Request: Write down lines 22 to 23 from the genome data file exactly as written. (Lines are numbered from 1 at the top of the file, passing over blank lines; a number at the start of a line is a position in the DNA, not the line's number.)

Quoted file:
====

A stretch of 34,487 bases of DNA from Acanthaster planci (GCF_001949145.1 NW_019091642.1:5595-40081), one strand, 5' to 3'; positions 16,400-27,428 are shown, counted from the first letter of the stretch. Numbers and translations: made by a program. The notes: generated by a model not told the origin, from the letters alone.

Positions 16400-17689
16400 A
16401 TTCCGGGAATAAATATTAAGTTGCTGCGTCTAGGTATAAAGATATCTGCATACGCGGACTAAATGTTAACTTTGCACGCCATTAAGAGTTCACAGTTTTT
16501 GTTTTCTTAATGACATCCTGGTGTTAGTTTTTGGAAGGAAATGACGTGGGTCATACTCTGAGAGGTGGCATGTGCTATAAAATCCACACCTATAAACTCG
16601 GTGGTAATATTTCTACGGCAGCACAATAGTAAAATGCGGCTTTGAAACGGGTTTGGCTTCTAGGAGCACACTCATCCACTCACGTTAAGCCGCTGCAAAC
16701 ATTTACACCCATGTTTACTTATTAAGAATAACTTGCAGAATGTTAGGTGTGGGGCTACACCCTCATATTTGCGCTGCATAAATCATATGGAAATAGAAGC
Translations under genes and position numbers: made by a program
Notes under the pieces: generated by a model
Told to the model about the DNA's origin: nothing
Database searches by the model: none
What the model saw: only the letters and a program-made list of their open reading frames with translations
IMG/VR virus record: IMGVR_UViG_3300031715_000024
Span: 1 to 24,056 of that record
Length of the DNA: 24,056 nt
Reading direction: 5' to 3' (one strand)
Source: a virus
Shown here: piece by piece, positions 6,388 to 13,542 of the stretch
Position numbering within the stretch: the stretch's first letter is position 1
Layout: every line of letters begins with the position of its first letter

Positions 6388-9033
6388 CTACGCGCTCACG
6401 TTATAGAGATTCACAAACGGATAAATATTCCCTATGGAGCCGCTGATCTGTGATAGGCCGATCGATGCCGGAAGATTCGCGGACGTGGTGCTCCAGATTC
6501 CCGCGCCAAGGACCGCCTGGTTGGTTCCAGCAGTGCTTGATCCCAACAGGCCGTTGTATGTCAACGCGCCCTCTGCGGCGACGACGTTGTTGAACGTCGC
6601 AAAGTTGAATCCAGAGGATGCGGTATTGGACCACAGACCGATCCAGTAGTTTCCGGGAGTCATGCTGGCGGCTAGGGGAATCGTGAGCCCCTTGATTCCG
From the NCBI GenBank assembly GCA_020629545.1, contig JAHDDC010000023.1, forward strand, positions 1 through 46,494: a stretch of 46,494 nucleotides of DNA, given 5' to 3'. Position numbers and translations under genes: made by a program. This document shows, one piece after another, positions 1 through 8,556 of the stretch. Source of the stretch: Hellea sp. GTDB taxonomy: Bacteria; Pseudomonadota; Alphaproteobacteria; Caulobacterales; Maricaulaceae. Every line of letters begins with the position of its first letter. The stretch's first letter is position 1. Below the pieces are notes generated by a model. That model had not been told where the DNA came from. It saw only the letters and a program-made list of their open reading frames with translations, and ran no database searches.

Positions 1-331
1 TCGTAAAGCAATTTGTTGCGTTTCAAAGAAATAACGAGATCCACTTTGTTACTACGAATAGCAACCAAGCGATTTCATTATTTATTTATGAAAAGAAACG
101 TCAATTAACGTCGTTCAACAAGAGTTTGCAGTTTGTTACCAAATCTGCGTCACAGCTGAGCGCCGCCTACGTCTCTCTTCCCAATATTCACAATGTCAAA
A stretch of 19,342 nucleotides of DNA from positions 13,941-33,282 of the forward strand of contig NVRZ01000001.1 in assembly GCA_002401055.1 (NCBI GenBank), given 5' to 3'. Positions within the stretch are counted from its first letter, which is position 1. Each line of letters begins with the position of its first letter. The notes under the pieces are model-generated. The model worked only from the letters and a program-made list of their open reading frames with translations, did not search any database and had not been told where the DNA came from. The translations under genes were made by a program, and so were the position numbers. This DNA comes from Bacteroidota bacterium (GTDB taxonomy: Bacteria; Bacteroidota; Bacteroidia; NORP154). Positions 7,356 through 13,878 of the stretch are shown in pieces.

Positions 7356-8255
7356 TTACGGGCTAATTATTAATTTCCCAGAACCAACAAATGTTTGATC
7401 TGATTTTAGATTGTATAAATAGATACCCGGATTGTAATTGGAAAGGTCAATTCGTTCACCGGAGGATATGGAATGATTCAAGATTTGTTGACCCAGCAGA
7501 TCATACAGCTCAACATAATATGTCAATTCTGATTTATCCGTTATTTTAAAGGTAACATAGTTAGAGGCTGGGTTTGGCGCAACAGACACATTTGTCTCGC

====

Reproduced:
6388 CTACGCGCTCACG
6401 TTATAGAGATTCACAAACGGATAAATATTCCCTATGGAGCCGCTGATCTGTGATAGGCCGATCGATGCCGGAAGATTCGCGGACGTGGTGCTCCAGATTC